The last few years has seen a number of large and established B.C. coastal contractors exit the business. That turmoil, though, created opportunities for the surviving contractors, however.
"You've got a situation now where probably seven contractors on the west coast are doing what 15 contractors used to do," says Lornie. "With some contractors leaving the business, or no longer in business, it was a pretty good position to be in to accumulate some equipment at good prices. There have definitely been some good deals out there."
That said, Tranquil kept some equipment longer than normal during the downturn. "I would have liked to have refreshed some of the loaders earlier," says Lornie. "I got one new machine, but we did a lot of rebuilds on the older stuff."
The days of terrific deals on used equipment seem to have passed, with the industry slowly going into recovery mode. This past summer, they were trying to pick up a used log loader. "But there are none available," says Lornie. "Six months ago, you couldn't give them away, but it's a different story now. All the used loaders have been bought up. It's like the ignition key has been turned back on with the forest industry--it's really starting to pick back up."
Illustrating the faith they now have in the industry, they recently took delivery of a brand new log loader, a Cat 330. "We believe in this industry," says Lornie.
Tranquil Timber has toughed out some challenging times over the last two years. Through part of 2008 and the first half of 2009, it was slow. "But then through last summer and fall, we were doing full production."
During the downturn, they worked closely with their main customer, Iisaak Forest Resources, to develop a viable economic plan to continue operations. "Derek Drake, operations manager for Iisaak Forest Resources, wanted to make it realistic and workable for everyone," Lornie explained. "Rather than just shut down, we sat down and discussed our options and how we could keep going. And what we had to do to make sure the operation was viable and keep the lights on. We looked at how we could get things to work from both sides, so we could get through the hard times."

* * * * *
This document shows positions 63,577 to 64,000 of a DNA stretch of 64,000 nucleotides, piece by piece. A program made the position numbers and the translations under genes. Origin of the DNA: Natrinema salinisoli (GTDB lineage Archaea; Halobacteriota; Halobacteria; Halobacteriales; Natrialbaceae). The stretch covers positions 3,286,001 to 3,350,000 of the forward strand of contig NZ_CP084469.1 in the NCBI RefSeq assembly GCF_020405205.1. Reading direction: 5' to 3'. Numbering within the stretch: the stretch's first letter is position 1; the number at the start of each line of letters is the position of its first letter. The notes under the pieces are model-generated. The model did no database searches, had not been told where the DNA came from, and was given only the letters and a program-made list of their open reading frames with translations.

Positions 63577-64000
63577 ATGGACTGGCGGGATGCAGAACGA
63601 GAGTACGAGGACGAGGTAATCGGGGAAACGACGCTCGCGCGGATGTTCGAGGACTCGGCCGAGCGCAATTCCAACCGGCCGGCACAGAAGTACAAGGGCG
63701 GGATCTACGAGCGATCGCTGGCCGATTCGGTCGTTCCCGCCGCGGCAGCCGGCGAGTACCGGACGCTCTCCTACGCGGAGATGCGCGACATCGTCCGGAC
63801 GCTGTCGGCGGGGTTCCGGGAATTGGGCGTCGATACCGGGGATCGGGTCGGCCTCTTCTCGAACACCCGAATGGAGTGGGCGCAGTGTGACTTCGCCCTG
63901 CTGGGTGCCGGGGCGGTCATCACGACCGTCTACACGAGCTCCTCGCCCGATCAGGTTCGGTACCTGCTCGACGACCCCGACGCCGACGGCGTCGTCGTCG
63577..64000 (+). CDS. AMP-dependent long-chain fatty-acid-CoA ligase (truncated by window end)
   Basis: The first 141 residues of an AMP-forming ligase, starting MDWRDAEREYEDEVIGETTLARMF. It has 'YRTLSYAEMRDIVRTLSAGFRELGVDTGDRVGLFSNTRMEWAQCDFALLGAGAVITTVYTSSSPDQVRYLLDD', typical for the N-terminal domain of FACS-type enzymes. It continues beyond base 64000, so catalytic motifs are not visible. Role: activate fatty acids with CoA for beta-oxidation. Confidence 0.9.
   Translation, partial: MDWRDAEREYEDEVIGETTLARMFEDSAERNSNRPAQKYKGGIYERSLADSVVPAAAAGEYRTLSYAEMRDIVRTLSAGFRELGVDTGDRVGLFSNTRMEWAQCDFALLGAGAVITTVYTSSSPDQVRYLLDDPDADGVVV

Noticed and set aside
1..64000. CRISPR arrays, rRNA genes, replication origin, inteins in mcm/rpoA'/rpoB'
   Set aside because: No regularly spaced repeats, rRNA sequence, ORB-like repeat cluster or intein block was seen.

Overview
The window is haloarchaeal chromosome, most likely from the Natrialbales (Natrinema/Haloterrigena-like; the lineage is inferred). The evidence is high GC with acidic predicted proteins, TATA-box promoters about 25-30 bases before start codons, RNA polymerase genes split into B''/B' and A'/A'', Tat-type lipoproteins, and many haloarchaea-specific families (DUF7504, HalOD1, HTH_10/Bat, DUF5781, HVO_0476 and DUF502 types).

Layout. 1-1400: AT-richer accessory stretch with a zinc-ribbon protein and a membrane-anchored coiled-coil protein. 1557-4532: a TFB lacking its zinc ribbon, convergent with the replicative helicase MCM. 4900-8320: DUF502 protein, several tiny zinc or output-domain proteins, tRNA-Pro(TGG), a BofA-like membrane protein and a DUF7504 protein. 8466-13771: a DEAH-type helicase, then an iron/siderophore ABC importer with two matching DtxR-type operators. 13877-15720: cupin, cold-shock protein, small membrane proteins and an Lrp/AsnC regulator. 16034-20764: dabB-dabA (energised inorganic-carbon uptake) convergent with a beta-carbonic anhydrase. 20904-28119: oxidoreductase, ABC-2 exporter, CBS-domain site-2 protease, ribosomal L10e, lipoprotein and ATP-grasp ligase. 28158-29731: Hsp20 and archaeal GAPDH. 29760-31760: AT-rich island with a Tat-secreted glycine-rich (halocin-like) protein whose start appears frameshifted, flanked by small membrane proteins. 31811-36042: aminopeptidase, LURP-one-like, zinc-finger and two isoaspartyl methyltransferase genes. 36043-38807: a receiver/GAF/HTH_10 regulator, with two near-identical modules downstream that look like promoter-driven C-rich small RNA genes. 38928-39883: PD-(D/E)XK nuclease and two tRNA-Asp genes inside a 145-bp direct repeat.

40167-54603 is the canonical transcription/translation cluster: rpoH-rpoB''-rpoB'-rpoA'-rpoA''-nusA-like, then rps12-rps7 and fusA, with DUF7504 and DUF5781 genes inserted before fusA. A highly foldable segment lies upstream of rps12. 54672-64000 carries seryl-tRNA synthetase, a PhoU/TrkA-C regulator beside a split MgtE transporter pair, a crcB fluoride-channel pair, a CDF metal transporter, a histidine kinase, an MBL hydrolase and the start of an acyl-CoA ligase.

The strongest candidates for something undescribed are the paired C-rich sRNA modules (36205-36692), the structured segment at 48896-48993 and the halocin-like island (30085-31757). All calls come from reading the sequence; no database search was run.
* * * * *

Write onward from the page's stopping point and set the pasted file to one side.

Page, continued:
These days, Lornie is busier than ever, so he's thankful to have good co-owners and managers and a solid employee group to share the responsibilities of running Tranquil Timber. But he admits it's a transition to being in the management seat. "It's tough--I'm really hands on," he says.
"My days of running loader, jumping into the logging truck and monkey wrenching are quickly coming to an end, with the management duties I have. But I still have the chance to get on the equipment, though."
And he has no complaints about the challenges and responsibilities of co-owning a contracting operation. "I've always wanted to do this since I was a kid--I'd always thought of setting up a business," he says. "I'm living my dream--it's exciting."
To say that Tranquil works closely with First Nations bands would be a complete understatement. About 40 per cent of their crew in the Clayoquot is First Nations. "We have machine operators, trainees and we have an apprentice mechanic program going with a First Nations member. We're working to have First Nations people prosper in the Clayoquot."
Part of Tranquil's understanding with the bands is that there is a First Nations component to their work force, though there are no set numbers.
"But they definitely want to see results--they don't want to have broken promises. We're there to help the bands prosper, and run a successful business at the same time."
Lornie said their experience with employing First Nations members has been positive.